Dictionary > English Dictionary > Definition, synonym and antonym of remove
Meaning of remove by Wiktionary Dictionary

remove


    Etymology

    From Middle English remeven, removen, from Anglo-Norman remuver, removeir, from Old French remouvoir, from Latin removēre, from re- + movēre ( “to move” )

    Pronunciation

    • IPA: /ɹɪˈmuːv/
    • Rhymes: -uːv

    Verb

    remove ( third-person singular simple present removes present participle removing, simple past and past participle removed )

    1. ( transitive ) To move something from one place to another, especially to take away .
      He removed the marbles from the bag .
    2. ( transitive ) To murder someone .
    3. ( cricket ),( transitive ) To dismiss a batsman .
    4. ( transitive ) To discard, set aside ( a thought, feeling etc. ).
    5. ( intransitive, now rare ) To depart, leave.
    6. ( intransitive ) To change one's residence.

    Antonyms

    • add

    Derived terms

    Noun

    remove ( plural: removes )

    1. The act of removing something, especially removing a dish at a meal in order to replace it with the next course
    2. A dish thus replaced, or the replacement
    3. ( UK ) ( at some public schools ) A division of the school, especially the form prior to last
    4. A step or gradation ( as in the phrase "at one remove" )
    5. Distance in time or space

    See also



Explanation of remove by Wordnet Dictionary

remove


    Verb
    1. remove something concrete, as by lifting, pushing, or taking off, or remove something abstract

    2. remove a threat
      remove a wrapper
      Remove the dirty dishes from the table
    3. go away or leave

    4. get rid of something abstract

    5. The death of her mother removed the last obstacle to their marriage
    6. shift the position or location of, as for business, legal, educational, or military purposes

    7. He removed his children to the countryside
      Remove the troops to the forest surrounding the city
      remove a case to another court
    8. dispose of

    9. remove from a position or an office

    10. cause to leave

    11. kill intentionally and with premeditation

    Noun
    1. degree of figurative distance or separation

    2. just one remove from madnessor it imitates at many removes a Shakespearean tragedy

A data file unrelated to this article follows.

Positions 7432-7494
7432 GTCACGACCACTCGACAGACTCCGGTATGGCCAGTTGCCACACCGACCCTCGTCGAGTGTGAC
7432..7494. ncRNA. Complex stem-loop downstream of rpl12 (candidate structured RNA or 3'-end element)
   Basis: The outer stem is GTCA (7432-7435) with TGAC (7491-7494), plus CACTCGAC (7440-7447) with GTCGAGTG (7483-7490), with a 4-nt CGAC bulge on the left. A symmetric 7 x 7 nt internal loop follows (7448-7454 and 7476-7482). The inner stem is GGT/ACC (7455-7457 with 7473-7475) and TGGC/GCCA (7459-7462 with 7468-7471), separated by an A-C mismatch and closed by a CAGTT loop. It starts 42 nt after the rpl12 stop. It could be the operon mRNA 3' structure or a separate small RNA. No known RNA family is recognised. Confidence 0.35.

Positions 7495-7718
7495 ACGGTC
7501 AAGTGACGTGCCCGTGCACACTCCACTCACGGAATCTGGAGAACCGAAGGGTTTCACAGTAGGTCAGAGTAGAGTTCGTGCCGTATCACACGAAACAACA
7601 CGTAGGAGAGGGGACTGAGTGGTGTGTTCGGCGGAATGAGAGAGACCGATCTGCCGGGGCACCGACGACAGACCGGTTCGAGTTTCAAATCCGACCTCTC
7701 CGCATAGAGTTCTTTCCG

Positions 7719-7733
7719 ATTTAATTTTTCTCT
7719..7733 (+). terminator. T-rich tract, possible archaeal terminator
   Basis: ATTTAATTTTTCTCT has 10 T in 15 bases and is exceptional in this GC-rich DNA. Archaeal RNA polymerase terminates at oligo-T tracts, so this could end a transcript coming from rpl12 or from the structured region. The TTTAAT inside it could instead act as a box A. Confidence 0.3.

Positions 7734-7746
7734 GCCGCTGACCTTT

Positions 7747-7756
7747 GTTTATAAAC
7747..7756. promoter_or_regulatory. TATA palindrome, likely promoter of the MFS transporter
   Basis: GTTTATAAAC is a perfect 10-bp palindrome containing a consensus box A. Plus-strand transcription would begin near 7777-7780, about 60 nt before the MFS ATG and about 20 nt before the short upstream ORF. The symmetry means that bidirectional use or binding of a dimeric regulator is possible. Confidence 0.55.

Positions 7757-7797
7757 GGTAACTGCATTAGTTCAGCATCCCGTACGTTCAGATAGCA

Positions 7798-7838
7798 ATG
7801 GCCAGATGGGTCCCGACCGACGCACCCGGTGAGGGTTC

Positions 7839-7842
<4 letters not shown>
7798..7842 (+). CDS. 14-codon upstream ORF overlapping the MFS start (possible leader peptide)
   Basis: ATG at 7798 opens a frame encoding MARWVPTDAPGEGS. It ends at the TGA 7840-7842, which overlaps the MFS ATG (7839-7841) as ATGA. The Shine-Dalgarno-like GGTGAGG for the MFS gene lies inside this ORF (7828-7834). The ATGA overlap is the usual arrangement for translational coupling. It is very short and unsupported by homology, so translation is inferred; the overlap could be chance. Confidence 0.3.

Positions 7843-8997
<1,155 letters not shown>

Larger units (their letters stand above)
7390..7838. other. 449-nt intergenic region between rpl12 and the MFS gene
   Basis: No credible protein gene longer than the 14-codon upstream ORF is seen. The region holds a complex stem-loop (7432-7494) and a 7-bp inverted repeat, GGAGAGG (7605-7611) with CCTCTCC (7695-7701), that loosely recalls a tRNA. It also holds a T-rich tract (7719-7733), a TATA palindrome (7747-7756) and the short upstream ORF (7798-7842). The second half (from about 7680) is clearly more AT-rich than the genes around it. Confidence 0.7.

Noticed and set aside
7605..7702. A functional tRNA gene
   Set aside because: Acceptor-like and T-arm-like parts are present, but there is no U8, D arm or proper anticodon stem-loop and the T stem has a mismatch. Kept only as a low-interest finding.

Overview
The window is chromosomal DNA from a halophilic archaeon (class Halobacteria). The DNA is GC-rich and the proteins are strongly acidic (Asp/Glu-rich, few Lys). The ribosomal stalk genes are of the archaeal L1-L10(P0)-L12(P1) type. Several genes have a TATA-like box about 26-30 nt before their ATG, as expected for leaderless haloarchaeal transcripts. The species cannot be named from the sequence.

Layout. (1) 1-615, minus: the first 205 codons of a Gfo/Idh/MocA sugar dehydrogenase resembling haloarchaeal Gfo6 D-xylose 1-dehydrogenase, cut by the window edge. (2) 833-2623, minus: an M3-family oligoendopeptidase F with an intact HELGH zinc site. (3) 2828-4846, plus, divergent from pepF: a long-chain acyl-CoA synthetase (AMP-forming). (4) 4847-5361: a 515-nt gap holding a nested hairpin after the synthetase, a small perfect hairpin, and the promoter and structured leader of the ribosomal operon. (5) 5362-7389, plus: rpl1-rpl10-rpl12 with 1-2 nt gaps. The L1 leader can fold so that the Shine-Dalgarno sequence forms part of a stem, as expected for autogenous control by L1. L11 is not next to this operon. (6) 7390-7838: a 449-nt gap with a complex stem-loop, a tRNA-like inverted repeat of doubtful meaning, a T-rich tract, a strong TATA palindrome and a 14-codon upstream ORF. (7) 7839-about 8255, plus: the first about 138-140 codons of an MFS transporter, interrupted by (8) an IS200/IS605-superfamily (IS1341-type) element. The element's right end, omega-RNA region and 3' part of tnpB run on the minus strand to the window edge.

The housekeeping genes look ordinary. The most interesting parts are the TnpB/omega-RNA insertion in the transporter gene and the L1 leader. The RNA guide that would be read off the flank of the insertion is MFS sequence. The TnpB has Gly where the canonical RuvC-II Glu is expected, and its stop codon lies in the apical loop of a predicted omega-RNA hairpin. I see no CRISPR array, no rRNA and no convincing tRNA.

Definition of remove by GCIDE Dictionary

    remove


    1. Remove ( r?-m??v ), v. t. [imp. & p. p. Removed ( -m??vd ); p. pr. & vb. n. Removing.] [OF. removoir, remouvoir, L. removere, remotum; pref. re- re- + movere to move. See Move.]
      1. To move away from the position occupied; to cause to change place; to displace; as, “to remove a building”.

      Thou shalt not remove thy neighbor's landmark. Deut. xix. 14.

      When we had dined, to prevent the ladies' leaving us, I generally ordered the table to be removed. Goldsmith.

      2. To cause to leave a person or thing; to cause to cease to be; to take away; hence, to banish; to destroy; to put an end to; to kill; as, “to remove a disease”. “King Richard thus removed.” Shak.

      3. To dismiss or discharge from office; as, “the President removed many postmasters”.

      ☞ See the Note under Remove, v. i.

    2. Remove ( r?-m??v ), v. i. To change place in any manner, or to make a change in place; to move or go from one residence, position, or place to another.

      Till Birnam wood remove to Dunsinane,

      I can not taint with fear. Shak.

      ☞ The verb remove, in some of its application, is synonymous with move, but not in all. Thus we do not apply remove to a mere change of posture, without a change of place or the seat of a thing. A man moves his head when he turns it, or his finger when he bends it, but he does not remove it. Remove usually or always denotes a change of place in a body, but we never apply it to a regular, continued course or motion. We never say the wind or water, or a ship, removes at a certain rate by the hour; but we say a ship was removed from one place in a harbor to another. Move is a generic term, including the sense of remove, which is more generally applied to a change from one station or permanent position, stand, or seat, to another station.

    3. Remove, n.
      1. The act of removing; a removal.

      This place should be at once both school and university, not needing a remove to any other house of scholarship. Milton.

      And drags at each remove a lengthening chain. Goldsmith.

      2. The transfer of one's business, or of one's domestic belongings, from one location or dwelling house to another; -- in the United States usually called a move.

      It is an English proverb that three removes are as bad as a fire. J. H. Newman.

      3. The state of being removed. Locke.

      4. That which is removed, as a dish removed from table to make room for something else.

      5. The distance or space through which anything is removed; interval; distance; stage; hence, a step or degree in any scale of gradation; specifically, a division in an English public school; as, “the boy went up two removes last year”.

      A freeholder is but one remove from a legislator. Addison.

      6. ( Far. ) The act of resetting a horse's shoe. Swift.